How to use the Business Model Canvas in the right manner

The Business Model Canvas is a great tool to visualize your business model (existing or future) on one page. It outlines how your business creates, delivers, and captures value. It has nine building blocks that are all interconnected. If you are not yet familiar with the Business Model Canvas and the nine building blocks, we will post an article soon.

Understanding your business model is crucial to focus on activities that drive your business in the right direction.  

The benefits of the Business Model Canvas in a nutshell:

  • It creates a shared visual understanding within minutes
  • Everyone can contribute and enrich the content as interactivity and interactions boost the team’s IQ
  • It enables speed and agility, if used in the right manner, we get to that in minute
  • It lets you make decisions based on facts, not beliefs or ego

In this article, we outline the biggest mistakes we see when using the Business Model Canvas and how to avoid it.

Very often, a group gets together and fills out the Business Model Canvas, ideally in one session. A lot of thoughts and ideas are shared, which is excellent to get started. Eg. Who might be your customers/users (Block Customer Segments). What values your product/service is providing (Value Propositions). 

The outcome looks like this:

The BMC after a good session

The session is over, and the group feels energized by creating much input. 

Then the following often happens.

This is how the BMC looks in let’s say three weeks:

The BMC after 3-4 weeks

And like this in 3/4/8 months.

Yes, less or no progress, no learning, no validation based on data.

The problem teams are facing is that no concrete actions derive from the input. That is a waste of time and stickies. 

How it should like is the following:

Yes, a graveyard of stickies that turned out to be wrong. And that is okay. That means you validated (ideally with data) why the idea was not suitable for your business model for now.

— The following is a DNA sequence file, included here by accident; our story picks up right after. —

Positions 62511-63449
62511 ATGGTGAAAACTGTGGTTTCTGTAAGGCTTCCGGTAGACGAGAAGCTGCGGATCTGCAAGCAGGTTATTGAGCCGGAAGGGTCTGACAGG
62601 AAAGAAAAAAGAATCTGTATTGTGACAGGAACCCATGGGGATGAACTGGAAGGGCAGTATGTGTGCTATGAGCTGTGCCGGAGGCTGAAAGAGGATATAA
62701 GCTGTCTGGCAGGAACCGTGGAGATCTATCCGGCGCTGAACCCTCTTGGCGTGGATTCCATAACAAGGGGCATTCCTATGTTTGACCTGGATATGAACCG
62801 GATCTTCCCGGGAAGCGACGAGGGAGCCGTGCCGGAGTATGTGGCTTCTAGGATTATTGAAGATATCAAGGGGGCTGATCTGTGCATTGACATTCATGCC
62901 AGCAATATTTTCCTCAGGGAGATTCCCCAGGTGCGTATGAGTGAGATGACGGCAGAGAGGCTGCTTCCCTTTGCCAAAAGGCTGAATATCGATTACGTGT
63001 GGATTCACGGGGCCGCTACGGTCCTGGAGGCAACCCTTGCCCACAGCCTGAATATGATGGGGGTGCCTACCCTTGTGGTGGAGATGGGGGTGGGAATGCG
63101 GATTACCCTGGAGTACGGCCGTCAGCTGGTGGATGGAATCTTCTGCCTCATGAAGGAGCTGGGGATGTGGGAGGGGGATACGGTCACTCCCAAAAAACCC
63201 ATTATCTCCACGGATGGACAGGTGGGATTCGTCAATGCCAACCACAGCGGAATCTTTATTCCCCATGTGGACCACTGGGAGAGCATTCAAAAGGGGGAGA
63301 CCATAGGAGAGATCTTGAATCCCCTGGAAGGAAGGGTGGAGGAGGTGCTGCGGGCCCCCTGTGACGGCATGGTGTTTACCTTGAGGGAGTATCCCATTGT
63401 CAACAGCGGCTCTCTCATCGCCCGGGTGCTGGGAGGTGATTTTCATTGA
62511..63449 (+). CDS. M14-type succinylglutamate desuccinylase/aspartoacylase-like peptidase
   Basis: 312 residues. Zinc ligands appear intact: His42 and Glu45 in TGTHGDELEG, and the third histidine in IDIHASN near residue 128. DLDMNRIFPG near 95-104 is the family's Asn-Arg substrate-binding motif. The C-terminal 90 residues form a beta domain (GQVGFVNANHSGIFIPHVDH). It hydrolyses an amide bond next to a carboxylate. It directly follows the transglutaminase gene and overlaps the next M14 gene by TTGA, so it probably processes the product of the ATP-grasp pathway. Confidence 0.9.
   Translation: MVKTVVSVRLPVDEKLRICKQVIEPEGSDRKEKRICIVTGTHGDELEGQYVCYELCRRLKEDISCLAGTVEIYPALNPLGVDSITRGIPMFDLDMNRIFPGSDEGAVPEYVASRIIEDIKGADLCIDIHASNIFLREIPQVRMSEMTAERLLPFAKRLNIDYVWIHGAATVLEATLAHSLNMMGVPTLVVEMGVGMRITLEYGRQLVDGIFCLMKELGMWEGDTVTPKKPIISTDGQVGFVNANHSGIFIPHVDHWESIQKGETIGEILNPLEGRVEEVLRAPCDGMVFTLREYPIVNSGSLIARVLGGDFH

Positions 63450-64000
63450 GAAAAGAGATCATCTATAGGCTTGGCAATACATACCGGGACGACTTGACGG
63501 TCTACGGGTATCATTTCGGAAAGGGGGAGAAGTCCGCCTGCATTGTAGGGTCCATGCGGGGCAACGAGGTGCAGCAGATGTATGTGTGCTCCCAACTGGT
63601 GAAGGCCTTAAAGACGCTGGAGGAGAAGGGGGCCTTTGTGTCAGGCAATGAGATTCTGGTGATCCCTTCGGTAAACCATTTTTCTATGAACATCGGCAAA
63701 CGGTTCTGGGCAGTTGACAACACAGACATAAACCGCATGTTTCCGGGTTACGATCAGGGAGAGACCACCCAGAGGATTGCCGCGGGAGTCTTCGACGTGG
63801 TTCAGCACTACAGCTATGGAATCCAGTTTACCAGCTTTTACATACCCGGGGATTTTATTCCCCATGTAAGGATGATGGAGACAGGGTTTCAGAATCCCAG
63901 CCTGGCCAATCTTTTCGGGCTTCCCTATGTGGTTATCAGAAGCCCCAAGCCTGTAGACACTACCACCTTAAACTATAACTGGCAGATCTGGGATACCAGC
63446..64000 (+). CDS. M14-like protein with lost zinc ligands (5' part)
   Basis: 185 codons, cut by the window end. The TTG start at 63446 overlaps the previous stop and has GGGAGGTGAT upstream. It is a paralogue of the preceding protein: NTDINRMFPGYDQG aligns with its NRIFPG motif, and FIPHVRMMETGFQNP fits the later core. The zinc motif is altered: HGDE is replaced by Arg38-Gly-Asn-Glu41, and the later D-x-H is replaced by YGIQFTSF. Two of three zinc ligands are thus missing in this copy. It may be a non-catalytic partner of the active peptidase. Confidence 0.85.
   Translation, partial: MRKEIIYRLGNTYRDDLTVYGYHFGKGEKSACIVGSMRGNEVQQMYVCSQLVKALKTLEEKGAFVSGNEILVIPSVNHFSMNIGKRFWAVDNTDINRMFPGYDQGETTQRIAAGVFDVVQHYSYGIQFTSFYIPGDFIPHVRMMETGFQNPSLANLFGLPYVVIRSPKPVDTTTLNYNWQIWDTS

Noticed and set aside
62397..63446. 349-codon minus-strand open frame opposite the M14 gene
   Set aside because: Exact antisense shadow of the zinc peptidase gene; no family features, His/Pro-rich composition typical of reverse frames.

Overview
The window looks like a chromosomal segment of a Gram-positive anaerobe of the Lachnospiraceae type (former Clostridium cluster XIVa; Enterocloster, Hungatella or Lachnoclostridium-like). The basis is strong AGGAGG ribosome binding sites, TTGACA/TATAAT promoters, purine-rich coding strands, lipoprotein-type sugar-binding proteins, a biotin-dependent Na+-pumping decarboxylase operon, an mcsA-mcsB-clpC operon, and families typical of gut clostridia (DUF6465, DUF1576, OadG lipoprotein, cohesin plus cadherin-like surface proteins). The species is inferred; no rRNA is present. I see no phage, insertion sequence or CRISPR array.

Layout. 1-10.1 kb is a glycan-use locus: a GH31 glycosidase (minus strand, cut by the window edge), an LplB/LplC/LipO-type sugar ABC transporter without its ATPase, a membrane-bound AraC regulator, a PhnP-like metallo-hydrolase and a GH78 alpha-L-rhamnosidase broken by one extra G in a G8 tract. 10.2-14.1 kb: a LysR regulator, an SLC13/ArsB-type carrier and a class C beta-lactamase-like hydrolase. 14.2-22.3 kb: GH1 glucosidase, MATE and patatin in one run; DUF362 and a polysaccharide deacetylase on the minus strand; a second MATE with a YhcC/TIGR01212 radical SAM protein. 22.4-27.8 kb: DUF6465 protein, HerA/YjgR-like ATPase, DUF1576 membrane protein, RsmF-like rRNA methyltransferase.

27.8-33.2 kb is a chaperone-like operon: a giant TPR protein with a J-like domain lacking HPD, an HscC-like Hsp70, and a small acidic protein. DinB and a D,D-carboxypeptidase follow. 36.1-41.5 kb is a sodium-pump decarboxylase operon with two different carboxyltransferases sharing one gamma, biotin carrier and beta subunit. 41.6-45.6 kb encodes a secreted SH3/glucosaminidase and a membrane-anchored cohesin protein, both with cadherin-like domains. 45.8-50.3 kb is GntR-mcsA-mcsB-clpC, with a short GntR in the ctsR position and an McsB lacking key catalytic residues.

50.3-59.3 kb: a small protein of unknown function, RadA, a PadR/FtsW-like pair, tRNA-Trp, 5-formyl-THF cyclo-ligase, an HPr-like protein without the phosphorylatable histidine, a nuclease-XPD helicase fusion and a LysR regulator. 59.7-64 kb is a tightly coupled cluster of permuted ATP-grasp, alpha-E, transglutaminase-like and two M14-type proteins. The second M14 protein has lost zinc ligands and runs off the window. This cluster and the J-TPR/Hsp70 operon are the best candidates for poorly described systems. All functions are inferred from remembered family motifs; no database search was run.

Here is how you drive action using the Business Model Canvas: Apply the Lean Startup approach – Build – Measure – Learn.

That means, every sticky presents a hypothesis. You define acceptance criteria. That means you know when to accept the hypothesis as a real fact, and when do you decline it. Then you test each hypothesis with an experiment that delivers data that you can look at to make this decision.  

We will post articles about how to set up proper and pragmatic experiments soon. 

Here is an example: 

Let’s use the building block Customer Segments. You think one of your customer segments are project managers in IT database projects in mid-sized companies (200-1.000 employees). That is a concrete describion. You can look them up on LinkedIn. You can decide how detailed you want to be. You can start with project managers as well, less specific, and a broader customer segment.

Then you define and execute the experiment gaining data. By analyzing the data, you can make a decision and update the sticky in the Business Model Canvas.

By testing each hypothesis, you gain learning based on data, and therefore you know what works as of today and what does not. That is crucial as you like to work on topics that move the needle. It might sound like much work. Yes, but the time is wisely invested. Too often, we focus on issues that seem to be easy or suit over beliefs. That often fools us. From my perspective, nothing is more frustrating than spending time, resources, and energy on something that is not working. 

Happy experimenting and validating!

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